Getting a second chance

St. Charles County Treatment Court is one of the most successful programs in the country at giving offenders a chance at recovery instead of prison

By Brett Auten

Michael was at the end of his rope. 

He had messed up plenty of times before but this was different. The snarled steel and the hiss of reality were all around him. Michael was drinking and driving. Something he had done too many times before, but on this night the St. Charles County resident – who asked that his last name is left out of this story – had caused an accident where two others were injured. The wail of the sirens sounded his impending doom.

Soon after, he was being charged with two felony assault counts and potentially up to seven years in prison. Michael wasn’t a bad person, just sick. He needed help and prison isn’t always the best place to receive the kind of help he needed.

“I was willing to do whatever it takes,” Michael said. “I wanted to get better and figure out how to deal with it but I didn’t know what to do. I thought I could control my drinking on my own. They say you have to hit rock bottom and this was certainly my bottom.”

Enter the St. Charles County Treatment Court. 

Treatment courts represent the combined efforts of justice and treatment professionals to actively intervene and break the cycle of substance abuse, addiction and crime; and St. Charles County has one of the most respected programs in the country.  Treatment court entails intense analysis, counseling, random but frequent drug or alcohol testing, and constant court supervision and the St. Charles County program is one of eight mentor program in America. 

An estimated 94 percent of graduates of the program since it started in 2000 have not reoffended, whereas the national average is close to 75 percent. Court officials from across the country come to St. Charles to learn how to improve their programs. For example, in June a representative from Maryland will be in the area as well another from the White House.

Julie Seymore is the Treatment Court Administrator for St. Charles County. 

“It is a tough, rigorous program that has evolved over the years,” Seymore said. “The goal has always been to keep them out of the judicial system and into a life of recovery.”

The criteria to stay in the program is filled with accountabilities. Not only do members attend treatment several nights a week, but there is community service and not only do the participants have to pay program fees, but they must also either be employed or enrolled in school.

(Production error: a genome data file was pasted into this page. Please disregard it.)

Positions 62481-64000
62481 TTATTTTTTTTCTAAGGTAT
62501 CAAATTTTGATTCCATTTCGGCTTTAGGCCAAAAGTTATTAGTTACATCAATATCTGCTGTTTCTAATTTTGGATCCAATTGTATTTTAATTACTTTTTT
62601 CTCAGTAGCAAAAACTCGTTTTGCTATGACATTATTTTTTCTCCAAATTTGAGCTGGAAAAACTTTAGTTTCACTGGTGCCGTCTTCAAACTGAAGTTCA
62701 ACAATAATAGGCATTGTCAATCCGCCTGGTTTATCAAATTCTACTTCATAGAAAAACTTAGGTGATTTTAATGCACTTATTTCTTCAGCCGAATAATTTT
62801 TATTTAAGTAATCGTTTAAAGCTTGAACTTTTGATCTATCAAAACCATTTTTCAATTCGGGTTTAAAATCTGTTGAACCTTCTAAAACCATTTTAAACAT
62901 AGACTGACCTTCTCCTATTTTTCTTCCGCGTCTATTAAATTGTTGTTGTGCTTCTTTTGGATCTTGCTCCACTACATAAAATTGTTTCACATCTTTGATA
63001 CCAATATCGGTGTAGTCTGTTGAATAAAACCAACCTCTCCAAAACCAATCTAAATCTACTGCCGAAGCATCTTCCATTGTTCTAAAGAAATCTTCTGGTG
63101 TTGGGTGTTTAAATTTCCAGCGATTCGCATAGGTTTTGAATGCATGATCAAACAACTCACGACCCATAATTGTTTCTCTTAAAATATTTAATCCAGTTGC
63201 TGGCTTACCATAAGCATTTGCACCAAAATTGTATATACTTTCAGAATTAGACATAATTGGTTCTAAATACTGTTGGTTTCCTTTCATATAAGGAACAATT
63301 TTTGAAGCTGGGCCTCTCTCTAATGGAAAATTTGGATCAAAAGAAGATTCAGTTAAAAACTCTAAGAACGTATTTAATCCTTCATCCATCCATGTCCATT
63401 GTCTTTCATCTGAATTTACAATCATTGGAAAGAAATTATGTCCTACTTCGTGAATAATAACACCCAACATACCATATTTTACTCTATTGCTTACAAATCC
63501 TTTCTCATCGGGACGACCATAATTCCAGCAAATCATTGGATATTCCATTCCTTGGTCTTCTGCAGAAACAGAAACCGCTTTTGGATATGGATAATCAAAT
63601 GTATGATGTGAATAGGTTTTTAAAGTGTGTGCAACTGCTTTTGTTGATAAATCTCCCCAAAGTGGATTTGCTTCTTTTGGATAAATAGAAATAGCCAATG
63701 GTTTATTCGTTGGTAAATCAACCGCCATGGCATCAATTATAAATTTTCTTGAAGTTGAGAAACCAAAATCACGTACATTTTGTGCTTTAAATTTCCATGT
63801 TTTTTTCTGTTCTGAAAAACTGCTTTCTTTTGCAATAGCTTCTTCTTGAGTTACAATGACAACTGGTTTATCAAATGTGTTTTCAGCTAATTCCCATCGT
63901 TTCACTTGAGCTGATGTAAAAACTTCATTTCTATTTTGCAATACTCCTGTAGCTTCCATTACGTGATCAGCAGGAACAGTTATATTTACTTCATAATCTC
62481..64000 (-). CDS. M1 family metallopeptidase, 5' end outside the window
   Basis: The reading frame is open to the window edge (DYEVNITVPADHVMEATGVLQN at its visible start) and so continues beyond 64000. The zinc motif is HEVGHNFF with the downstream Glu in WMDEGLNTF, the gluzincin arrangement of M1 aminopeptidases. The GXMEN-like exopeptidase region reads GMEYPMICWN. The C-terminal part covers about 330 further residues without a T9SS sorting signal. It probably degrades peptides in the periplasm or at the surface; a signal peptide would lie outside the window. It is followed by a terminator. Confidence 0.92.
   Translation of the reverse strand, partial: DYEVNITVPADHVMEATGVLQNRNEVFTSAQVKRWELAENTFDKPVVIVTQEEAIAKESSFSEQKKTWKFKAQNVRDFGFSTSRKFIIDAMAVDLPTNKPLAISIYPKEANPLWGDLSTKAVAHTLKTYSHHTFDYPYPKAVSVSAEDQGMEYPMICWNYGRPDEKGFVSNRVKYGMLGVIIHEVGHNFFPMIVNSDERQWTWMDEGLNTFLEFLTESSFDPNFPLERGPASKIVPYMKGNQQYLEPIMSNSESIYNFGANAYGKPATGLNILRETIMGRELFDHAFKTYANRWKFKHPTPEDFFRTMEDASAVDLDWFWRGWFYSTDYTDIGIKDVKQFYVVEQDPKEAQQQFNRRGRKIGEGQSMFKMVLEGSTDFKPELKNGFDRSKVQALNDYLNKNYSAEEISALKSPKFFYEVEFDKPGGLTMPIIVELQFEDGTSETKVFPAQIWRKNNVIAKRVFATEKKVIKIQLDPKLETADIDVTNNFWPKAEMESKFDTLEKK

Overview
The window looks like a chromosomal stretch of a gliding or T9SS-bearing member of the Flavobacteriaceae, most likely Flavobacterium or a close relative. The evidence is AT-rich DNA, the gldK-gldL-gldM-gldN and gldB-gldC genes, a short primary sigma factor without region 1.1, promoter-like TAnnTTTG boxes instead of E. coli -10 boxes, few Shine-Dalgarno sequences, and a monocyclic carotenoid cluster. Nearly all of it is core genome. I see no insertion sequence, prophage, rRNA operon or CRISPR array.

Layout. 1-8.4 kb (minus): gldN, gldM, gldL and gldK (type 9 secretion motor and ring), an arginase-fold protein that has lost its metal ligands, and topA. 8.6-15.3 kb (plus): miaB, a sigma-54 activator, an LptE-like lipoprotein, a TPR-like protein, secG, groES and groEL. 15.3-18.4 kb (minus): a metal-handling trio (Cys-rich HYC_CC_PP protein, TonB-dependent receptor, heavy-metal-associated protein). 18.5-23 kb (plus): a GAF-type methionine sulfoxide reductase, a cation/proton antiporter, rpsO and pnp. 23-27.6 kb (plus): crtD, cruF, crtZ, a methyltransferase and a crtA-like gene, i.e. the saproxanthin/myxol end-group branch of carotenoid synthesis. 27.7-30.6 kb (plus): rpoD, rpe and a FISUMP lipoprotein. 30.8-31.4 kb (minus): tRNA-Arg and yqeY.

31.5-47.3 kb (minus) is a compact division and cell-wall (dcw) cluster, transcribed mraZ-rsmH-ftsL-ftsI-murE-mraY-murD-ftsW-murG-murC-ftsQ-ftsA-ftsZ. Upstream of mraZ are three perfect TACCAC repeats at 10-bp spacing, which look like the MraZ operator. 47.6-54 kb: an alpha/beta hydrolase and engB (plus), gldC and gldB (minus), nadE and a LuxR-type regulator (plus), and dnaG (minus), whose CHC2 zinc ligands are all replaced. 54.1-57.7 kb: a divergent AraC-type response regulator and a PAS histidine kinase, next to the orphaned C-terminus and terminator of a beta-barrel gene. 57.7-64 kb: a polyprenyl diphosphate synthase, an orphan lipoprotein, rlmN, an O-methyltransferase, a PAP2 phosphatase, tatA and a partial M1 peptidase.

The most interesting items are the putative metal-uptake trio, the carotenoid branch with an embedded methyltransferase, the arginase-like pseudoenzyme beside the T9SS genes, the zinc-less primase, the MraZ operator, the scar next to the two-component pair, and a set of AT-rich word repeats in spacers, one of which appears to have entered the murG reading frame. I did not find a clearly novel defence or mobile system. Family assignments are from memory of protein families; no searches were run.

Underneath the St. Charles County Treatment Court umbrella is five separate tracts: drug, DWI, veterans, co-occurring (meaning both mental and substance issues) and family. The DWI tract houses the most members. The veterans tract is in its fifth year.

“Veterans who have had difficulty transitioning to civilian life are often suffering from PTSD or TBI,” Seymore said. “To put them in regular treatment programs didn’t do justice to what they experienced. It is so much different.”

The numbers are startling and the proof is, as they say, in the pudding. Two-thirds of all adult arrestees and over half of juvenile arrestees test positive for illicit drugs at arrest and up to 80 percent of child abuse and neglect cases and nearly 50 percent of domestic violence cases are substance-abuse related. Incarceration of drug-using offenders costs between $20,000 and $50,000 per person, per year. Nearly two out of three people who go to prison do reoffend and for the cost of sending one person to prison, three can go through treatment court. Evaluations from the state of Oregon and Dallas County, Texas, have shown that for every dollar invested in treatment court, nearly ten dollars are saved by corrections

Last week, the St. Charles County Court was filled with another graduating class, the 23 there bumped the total number of graduates to 1,523. It was a room filled with men and women who were beyond grateful that they were granted a new chance at a clean and sober life.

“I’m married now and have a child,” Michael, who graduated in 2017, said. “These were all things that I wanted but I just wasn’t able to grab because I was too busy feeding my addiction and not being the person I could be. This was a stepping stone that was challenging and difficult but it allowed me to redirect my life and put the pieces together in ways I never imagined.”

CUTLINE: Photo by Kate Edmonson St. Charles County Treatment Court is one of the most respected programs in the country.  Treatment court entails intense analysis, counseling, random but frequent drug or alcohol testing, and constant court supervision and the St. Charles County program is one of eight mentor program in America.